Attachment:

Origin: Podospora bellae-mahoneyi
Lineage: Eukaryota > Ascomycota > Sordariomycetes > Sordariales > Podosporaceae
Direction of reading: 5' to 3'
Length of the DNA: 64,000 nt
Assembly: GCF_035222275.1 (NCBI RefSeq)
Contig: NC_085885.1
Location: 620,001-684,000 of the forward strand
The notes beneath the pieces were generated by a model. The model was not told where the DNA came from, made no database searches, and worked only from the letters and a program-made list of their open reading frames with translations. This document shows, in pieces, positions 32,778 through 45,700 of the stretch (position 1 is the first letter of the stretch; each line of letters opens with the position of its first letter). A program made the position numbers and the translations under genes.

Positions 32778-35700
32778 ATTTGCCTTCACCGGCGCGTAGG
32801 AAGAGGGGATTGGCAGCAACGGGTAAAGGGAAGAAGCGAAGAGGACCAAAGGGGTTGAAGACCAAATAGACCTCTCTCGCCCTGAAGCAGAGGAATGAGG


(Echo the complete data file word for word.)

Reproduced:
Origin: Podospora bellae-mahoneyi
Lineage: Eukaryota > Ascomycota > Sordariomycetes > Sordariales > Podosporaceae
Direction of reading: 5' to 3'
Length of the DNA: 64,000 nt
Assembly: GCF_035222275.1 (NCBI RefSeq)
Contig: NC_085885.1
Location: 620,001-684,000 of the forward strand
The notes beneath the pieces were generated by a model. The model was not told where the DNA came from, made no database searches, and worked only from the letters and a program-made list of their open reading frames with translations. This document shows, in pieces, positions 32,778 through 45,700 of the stretch (position 1 is the first letter of the stretch; each line of letters opens with the position of its first letter). A program made the position numbers and the translations under genes.

Positions 32778-35700
32778 ATTTGCCTTCACCGGCGCGTAGG
32801 AAGAGGGGATTGGCAGCAACGGGTAAAGGGAAGAAGCGAAGAGGACCAAAGGGGTTGAAGACCAAATAGACCTCTCTCGCCCTGAAGCAGAGGAATGAGG